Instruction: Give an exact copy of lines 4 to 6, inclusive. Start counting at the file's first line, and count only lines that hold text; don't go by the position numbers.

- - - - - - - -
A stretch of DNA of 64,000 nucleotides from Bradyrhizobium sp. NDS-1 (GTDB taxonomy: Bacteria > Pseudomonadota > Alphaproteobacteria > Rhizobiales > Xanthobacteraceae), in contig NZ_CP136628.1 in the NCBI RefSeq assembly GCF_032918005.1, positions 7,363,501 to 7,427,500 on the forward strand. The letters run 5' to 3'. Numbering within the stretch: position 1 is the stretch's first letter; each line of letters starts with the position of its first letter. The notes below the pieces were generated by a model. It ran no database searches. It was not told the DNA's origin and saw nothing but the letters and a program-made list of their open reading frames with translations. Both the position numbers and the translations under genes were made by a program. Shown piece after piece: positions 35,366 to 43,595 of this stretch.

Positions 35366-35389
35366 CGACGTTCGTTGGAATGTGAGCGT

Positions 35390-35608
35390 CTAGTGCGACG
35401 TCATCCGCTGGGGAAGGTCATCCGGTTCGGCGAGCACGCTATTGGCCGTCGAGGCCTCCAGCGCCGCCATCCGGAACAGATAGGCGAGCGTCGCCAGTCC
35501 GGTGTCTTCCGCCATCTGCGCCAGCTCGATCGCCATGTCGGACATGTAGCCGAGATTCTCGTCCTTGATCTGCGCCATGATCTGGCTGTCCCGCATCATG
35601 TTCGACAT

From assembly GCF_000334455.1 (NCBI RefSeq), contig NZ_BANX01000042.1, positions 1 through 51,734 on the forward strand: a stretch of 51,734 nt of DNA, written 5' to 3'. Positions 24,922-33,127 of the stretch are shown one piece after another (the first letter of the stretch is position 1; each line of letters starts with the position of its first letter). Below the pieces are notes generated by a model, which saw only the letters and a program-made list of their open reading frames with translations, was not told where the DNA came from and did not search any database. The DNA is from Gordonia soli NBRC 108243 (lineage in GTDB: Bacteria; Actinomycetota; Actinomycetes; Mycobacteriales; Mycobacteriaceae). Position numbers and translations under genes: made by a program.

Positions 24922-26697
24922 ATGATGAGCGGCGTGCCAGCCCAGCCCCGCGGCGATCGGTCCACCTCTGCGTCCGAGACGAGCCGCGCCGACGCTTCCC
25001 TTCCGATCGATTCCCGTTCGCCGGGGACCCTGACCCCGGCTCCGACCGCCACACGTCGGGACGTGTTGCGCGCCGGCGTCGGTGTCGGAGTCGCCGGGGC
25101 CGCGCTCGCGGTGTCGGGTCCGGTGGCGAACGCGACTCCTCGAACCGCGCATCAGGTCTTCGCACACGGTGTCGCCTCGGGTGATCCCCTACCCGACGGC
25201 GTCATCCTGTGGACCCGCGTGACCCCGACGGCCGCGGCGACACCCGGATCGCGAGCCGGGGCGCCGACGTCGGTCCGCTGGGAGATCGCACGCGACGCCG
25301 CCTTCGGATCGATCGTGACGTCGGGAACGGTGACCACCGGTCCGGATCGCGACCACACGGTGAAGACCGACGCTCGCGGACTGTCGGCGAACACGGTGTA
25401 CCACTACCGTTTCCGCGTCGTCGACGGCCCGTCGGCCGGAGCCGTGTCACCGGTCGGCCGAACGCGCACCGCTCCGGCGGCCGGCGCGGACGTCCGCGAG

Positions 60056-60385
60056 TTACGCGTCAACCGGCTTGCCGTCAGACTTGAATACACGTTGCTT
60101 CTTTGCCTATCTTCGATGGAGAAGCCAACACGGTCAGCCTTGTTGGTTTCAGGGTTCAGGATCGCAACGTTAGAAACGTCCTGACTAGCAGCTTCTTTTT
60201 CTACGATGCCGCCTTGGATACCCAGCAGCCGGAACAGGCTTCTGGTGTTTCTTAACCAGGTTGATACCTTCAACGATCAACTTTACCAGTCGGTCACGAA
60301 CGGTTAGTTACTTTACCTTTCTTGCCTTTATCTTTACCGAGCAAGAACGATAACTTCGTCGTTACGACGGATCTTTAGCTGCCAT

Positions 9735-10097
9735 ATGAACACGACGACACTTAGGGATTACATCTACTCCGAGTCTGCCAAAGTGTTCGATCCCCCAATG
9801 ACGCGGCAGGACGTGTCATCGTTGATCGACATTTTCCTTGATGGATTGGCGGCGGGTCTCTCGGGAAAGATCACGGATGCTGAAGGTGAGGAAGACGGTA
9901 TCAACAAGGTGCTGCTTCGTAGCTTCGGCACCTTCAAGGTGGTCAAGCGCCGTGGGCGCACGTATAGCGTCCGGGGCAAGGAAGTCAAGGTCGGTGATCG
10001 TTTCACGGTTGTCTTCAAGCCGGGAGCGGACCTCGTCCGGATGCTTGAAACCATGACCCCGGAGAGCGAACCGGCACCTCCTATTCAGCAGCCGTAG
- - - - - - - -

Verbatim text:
Positions 35390-35608
35390 CTAGTGCGACG
35401 TCATCCGCTGGGGAAGGTCATCCGGTTCGGCGAGCACGCTATTGGCCGTCGAGGCCTCCAGCGCCGCCATCCGGAACAGATAGGCGAGCGTCGCCAGTCC